Bigger Kids

Raising sons who treat women right

Writer David Eddie's Raising Gentlemen Project focuses on understanding consent and learning to show respect.


As a man, I sometimes think I feel even more disturbed and disgusted by the alleged activities of Jian Ghomeshi and Bill Cosby than many women are. It’s heinous things like that that gives the rest of us a bad name, and provides fodder for the type of statements that begin: “God, men are such…” And we’re not—at least not all of us.

As a father, though, I’m grateful for the light these cases have shone on what’s clearly a huge issue. They’ve given me a lot of opportunities for “teaching moments” and “talking points” with my three boys (ages 18, 15 and 12) about issues of consent and how to treat women.

It’s always been important to me to raise my sons to be the type of men who interact with women with respect, courtesy and as equals—gentlemen, in other words. It can be a trick, in the 21st century. We think we’ve come a long way in the past 50 years, but from where I’m sitting, my boys seem to be surrounded by stereotypical, sexist imagery in popular culture, and downright nastiness on the Internet and in social media.

My attempt to be an antidote to it all is three-pronged. First, I try to model respectful behaviour toward women myself, especially their mother. They say kids learn with their eyes, not their ears—i.e. they watch, not listen. This is definitely true of teens (especially the “not listen” part). My wife, Pam, isn’t a hard one to treat respectfully—this is a woman I’m lucky even looked at me, let alone married me, so I bring her coffee in bed, hang on her every word, etc. But do I dial it up around my boys? Maybe. I also carefully monitor how they treat her, knowing that it’s probably an accurate predictor of how they will behave toward the other women in their lives.

The second prong of my Raising Gentlemen Project is the never-ending, exceedingly difficult attempt to come between them and the casual misogyny of the pop culture they’re bombarded with every day. I say “exceedingly difficult,” because it’s so hard to monitor it all. When I was 14, my father became fed up with how much TV my brother and sister and I were watching, so he locked the family set in the basement. But we have three TVs, five cellphones, two tablets and five computers. I can’t monitor it all, but I do what I can: I happened to be walking by when my boys were watching Orange is the New Black, which is how I found out how porn-y it is, and I immediately put it on the “please don’t watch” list. I don’t play video games, but I discovered from the news that part of the “game” of “Grand Theft Auto” is beating sex workers to death. No more of that.


The third prong is keeping my sons aware of the news, and discussing it with them. The Jian Ghomeshi case, sadly, was helpful, because he didn’t appear to understand that any of the things he allegedly did were wrong, or that somehow his (however incorrect) argument that there was “consent” made it OK. I told my boys: “Forget consent: Never hit a woman.” They understood, and promised they wouldn’t. Not a complicated message.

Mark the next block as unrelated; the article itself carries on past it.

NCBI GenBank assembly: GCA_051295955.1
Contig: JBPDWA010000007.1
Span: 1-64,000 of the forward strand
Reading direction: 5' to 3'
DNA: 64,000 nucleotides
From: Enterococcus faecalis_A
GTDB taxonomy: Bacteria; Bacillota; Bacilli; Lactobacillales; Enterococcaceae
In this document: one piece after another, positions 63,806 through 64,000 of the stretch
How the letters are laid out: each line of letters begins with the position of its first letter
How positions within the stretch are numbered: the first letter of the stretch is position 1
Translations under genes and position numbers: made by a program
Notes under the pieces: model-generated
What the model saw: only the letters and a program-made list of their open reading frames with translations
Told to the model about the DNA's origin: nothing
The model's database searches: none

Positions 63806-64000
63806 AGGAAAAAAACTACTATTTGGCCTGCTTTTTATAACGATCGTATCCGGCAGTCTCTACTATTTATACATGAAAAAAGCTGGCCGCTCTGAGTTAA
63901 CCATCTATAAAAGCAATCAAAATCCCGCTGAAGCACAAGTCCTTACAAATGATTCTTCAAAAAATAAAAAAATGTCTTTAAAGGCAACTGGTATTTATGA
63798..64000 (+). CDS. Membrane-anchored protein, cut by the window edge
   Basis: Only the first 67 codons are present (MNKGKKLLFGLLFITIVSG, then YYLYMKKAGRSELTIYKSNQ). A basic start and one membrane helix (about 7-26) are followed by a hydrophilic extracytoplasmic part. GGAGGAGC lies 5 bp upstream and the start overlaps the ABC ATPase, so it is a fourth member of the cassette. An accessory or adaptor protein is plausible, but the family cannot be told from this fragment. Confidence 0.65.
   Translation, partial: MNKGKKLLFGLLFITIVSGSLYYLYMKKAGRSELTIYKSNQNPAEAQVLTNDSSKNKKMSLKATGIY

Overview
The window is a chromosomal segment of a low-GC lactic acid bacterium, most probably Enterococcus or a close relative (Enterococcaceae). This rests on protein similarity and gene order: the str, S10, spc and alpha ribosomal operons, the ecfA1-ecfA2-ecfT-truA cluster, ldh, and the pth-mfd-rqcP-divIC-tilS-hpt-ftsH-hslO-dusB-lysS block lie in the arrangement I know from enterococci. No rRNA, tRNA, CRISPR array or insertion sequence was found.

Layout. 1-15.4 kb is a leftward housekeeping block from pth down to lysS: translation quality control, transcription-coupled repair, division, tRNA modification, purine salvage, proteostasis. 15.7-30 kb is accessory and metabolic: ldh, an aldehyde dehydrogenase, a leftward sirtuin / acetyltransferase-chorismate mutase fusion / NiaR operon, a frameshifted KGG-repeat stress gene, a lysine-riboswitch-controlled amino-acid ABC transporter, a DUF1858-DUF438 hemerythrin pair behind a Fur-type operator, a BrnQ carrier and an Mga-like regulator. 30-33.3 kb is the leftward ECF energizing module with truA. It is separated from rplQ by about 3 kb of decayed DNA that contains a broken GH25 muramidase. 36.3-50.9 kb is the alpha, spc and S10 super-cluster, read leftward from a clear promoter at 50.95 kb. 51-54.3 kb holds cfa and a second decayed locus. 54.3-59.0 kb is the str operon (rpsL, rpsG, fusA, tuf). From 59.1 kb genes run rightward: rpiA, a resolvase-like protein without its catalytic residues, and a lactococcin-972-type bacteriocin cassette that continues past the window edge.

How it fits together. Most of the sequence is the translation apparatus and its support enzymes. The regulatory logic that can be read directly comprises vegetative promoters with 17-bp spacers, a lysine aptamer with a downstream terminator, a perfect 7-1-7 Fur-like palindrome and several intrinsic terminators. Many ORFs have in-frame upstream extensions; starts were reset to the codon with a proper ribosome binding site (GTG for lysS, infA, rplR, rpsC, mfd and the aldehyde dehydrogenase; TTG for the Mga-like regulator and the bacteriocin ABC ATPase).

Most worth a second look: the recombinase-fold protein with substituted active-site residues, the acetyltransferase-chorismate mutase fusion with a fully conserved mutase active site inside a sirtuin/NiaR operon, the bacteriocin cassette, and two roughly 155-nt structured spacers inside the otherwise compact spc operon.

Another sad teaching moment from the news recently is the well-known story of a teen given a conditional discharge on child pornography charges. He’d taken out his cellphone and recorded the alleged rape of an underage woman at a party in Halifax while she had her head out the window, vomiting. He later posted the video on social media. She was subsequently cyber-bullied, and wound up committing suicide.

It’s just a hunch, but I have a feeling that kid (17 at the time; 20 now) with the phone was surprised at how gravely his actions were viewed, and how serious the effects were.

“You do not want to be that guy,” I told my sons. “You do not want to be any of the men in that room. You see a woman being taken advantage of, a woman in distress—you help her.”


I want them to absorb and process the notion that being a gentleman is about more than just treating the women in their own lives well. It’s also about pushing back, speaking up and being brave when they’re in the vicinity of sexist boorishness in general. Of course, that might mean going against the herd, suffering at the hands of bullies and standing up against hostile forces on behalf of their principles. But that, to me, is a big part of what it means to be a man—of being a strong, but gentle, man.

Editor’s note: In the original posting of this story, our edit referred to “sex with an underage woman." We thought that we'd included details that made it clear the sex was not consensual, but several readers took us to task for not calling it rape. The family of the victim alleges this incident was rape; a police investigation led to child pornography charges, but sexual assault charges were never laid. Because of legal constraints that media outlets face when we cover incidents like this, we're obliged to be careful with our wording. We've updated the piece to call it an “alleged rape.”

This story is part of #Project97 — a year-long conversation about sexual assault, abuse and harassment. Visit for more details on this collaborative project by Rogers-owned media outlets, and join us on Twitter with the hashtag #Project97.

This article was originally published on Dec 01, 2014

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